The German diplomats had changed their tune by last Friday's meeting of EU foreign ministers, however. Westerwelle told reporters that the European foreign service should not be "spoon-fed by other European institutions," and that it must be "completely independent." His French counterpart, Bernard Kouchner, agreed, saying: "There is still a lot of work to be done." Austrian Foreign Minister Michael Spindelegger commented: "There is huge frustration among the member states that the whole issue would be steered by the Commission."
Poor Understanding of Foreign Policy
Spindelegger and his fellow diplomats were expressing their discontent over Ashton's latest proposal concerning the way that posts and responsibilities should be assigned within the new EEAS. Her plan, which is supposed to be implemented by the end of March, contained a number of absurdities and plenty of fuel for controversy.
Under Ashton's plan, development policy, defined as an "integral component of the toolbox" of the Union, could be split, with responsibility for Africa going to the Commission and the new EEAS taking on Asia and Latin America. The new EU ambassadors to other countries would report to the high representative, which makes perfectly good sense. But they would also report to the new Council president and the European Commission, which could also be "completely involved" in their appointment. Three people in charge and several voices, instead of one face and one voice? "It won't work," said Luxembourg Foreign Minister Jean Asselborn.
The sharpest and most personal attacks against Ashton are coming from the French. In addition to criticizing her for doing the Commission's bidding, they claim to have exposed some of her supposed weaknesses: unreachable after eight in the evening, too many weekends at home across the Channel with her husband and children, and a poor understanding of foreign policy combined with a lack of good instincts.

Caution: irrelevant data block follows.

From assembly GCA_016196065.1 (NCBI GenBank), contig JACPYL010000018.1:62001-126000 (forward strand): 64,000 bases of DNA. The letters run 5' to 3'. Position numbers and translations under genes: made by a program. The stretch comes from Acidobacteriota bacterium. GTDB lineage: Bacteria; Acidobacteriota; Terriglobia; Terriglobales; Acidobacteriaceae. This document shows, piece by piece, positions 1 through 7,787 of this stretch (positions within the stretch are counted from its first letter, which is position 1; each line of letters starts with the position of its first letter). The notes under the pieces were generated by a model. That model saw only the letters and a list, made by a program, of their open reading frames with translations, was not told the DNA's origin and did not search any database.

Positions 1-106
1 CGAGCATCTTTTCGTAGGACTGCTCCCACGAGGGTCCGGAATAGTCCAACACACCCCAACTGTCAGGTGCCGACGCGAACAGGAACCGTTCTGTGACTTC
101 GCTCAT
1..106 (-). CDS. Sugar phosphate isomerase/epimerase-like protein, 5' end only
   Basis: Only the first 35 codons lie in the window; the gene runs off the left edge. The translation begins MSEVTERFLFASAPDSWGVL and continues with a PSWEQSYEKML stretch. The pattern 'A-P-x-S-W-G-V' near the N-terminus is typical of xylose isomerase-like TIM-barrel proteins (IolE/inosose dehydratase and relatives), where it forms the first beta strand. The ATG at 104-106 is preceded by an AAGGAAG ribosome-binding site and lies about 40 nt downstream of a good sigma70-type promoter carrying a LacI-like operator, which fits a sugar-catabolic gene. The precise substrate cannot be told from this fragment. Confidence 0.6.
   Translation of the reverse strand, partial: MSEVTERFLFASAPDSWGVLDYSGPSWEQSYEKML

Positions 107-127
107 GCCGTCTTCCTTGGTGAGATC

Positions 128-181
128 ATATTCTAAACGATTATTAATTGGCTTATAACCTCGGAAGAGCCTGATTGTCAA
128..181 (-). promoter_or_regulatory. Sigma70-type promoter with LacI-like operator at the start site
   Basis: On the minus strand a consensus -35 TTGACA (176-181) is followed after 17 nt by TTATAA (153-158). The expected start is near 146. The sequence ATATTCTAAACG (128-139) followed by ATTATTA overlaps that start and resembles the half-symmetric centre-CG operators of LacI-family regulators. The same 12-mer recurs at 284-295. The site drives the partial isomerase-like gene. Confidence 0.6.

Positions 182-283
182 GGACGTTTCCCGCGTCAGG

Lowest Common Denominator
But in setting their sights on Ashton, her critics forget that she was the lowest common denominator in an equation that threatened not to work out. Europe's forward thinkers once called for an "EU foreign policy free of institutional infighting." But the Treaty of Lisbon, in effect since Dec. 1, 2009 and the product of years of bargaining, places virtually impossible demands on the top diplomat.
As high representative for foreign affairs, she is expected to shape policy independently of the powerful European Commission, and yet she is also the vice-president of that body. She is expected to satisfy the remaining 27 member states, as well as the body that represents them, the European Council. Moreover, on a number of issues she even has to answer to the 736 members of the European Parliament.
Would a career diplomat have been less of a target of derision? Someone who, unlike Ashton, already knew what the future Transatlantic Market is, where the city of Kunduz is located and why it isn't sufficient to limit her criticism of Libyan revolutionary leader Moammar Gadhafi's declaration of jihad against Switzerland to the fact that it came "at an unfortunate moment?"
David Miliband, Britain's foreign minister and the darling of the European left, turned down the top EU post. Former German Foreign Minister Frank-Walter Steinmeier was sacrificed to Chancellor Angela Merkel's plans to ship the Christian Democrat governor of Baden-Württemberg Günther Oettinger off to Brussels as the new German commissioner. And the candidacy of Massimo D'Alema, an experienced Italian politician, was apparently blocked by protests from Israel and Jewish communities, because of his supposed pro-Palestinian sentiments.
The remaining candidates were assessed according to typical EU criteria such as the candidate's gender and political orientation, as well as the size and relative importance of his or her native country. And because a male conservative, Belgian politician Herman Van Rompuy, was to become the new Council president, the target profile for the job of top diplomat was female and left-leaning.
Former Irish President Mary Robinson was seen as a possible candidate, but she took herself out of the running. Ashton, on the other hand, who had already been EU trade commissioner for a year, was interested. On Nov. 19, Ashton was presented to an astonished public as the EU's new miracle weapon.